This week at the SCC

This week, the Supreme Court of Canada’s winter session ends. The court will hear three appeals regarding international tariffs, insurance contracts, and an interesting case in which the judge rejected a plea deal submitted jointly by the defence and prosecution.

March 29 – Federal – Canada v. Igloo Vikski

Taxation: The respondent, Igloo Vikski, is an importer of hockey gloves. The company was forced to pay a tariff determined by the Canada Border Services Agency, based on the classification of its imports. Igloo Vikski appealed to the Canadian International Trade Tribunal that the gloves should be taxed under a different classification, but the appeal was dismissed. The respondent then appealed to the Federal Court of Appeal, where the appeal was allowed. The SCC will review whether the appeal court decision significantly modifies how a significant number of goods are classified for taxation purposes.

Read the Federal Court of Appeal decision

March 30 – Alberta – Ledcor Construction v. Northbridge Indemnity Insurance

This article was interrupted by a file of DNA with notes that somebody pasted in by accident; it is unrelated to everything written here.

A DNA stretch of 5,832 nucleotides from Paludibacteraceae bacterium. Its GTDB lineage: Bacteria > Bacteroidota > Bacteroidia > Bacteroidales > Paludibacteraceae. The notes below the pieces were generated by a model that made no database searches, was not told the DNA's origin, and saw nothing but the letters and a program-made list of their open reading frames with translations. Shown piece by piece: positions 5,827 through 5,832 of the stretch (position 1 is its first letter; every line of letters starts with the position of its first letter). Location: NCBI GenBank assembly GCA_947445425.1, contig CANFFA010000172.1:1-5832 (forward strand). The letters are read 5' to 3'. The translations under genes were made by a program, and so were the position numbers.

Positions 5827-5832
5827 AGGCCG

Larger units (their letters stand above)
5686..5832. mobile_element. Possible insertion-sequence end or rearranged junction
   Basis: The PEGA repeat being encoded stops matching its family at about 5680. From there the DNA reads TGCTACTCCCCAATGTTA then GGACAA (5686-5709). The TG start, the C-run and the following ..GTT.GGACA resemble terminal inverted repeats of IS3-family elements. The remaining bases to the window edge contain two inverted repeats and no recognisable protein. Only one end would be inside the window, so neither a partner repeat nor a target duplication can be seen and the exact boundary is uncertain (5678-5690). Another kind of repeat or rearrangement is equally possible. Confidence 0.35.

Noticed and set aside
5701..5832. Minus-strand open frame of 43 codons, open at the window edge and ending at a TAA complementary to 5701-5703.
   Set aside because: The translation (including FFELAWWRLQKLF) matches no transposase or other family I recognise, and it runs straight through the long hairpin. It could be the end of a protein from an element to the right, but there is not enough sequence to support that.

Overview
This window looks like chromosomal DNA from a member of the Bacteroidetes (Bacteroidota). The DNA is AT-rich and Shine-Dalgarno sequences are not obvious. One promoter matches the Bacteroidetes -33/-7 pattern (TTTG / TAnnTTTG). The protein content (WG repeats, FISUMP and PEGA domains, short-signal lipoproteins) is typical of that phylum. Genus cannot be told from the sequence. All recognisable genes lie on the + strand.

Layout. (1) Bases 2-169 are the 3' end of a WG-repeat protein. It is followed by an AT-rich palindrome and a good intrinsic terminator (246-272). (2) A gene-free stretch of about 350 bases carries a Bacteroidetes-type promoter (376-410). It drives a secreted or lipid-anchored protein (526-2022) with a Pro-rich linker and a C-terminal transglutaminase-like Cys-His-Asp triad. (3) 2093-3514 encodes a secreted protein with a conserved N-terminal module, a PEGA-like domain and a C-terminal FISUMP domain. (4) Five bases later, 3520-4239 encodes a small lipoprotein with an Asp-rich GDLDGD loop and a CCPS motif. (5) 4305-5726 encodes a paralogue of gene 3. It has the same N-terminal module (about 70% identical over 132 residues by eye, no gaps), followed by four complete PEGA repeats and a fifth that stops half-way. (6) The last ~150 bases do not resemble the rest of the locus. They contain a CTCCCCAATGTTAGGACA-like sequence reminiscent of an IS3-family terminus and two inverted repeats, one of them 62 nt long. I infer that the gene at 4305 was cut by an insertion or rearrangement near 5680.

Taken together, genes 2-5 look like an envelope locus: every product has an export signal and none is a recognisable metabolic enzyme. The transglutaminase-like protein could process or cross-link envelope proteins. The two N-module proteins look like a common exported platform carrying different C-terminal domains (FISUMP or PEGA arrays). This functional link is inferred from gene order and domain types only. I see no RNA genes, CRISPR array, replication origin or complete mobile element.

Insurance: Ledcor was developing a building in Edmonton. As construction came to a close, the company contracted debris removal out to a third party, which damaged the exterior of the building. Ledcor claimed the damages against its insurance policy, but was declined on the basis of a clause excluding coverage for “the cost of making good faulty workmanship, construction materials or design. . . .” Alberta’s Court of Queen’s Bench ruled that reasonable expectations of the parties weighed in favour of the applicants’ interpretation of the insurance contract, but was overruled on appeal.

Read the Alberta Court of Appeal decision

Related bulletins:

When is faulty workmanship excluded from a builders’ risk policy?, Heintzman ADR

‘All-risks’ insurance policies don’t cover all the risks, Stikeman Elliott LLP

March 31 – British Columbia – Anthony-Cook v. R.

Criminal law: Charged with manslaughter, Matthew John Anthony-Cook was detained in both a jail and a mental health facility. He pled guilty mid-trial, after which the Crown and defence counsel made a joint submission that the appropriate sentence was an additional 18 months with no probation. The sentencing judge rejected the joint submission and imposed a sentence of 24 months with three years probation. The SCC will review the test that should be applied when deciding whether to accept a joint sentencing submission.

Read the British Columbia appeal court decision

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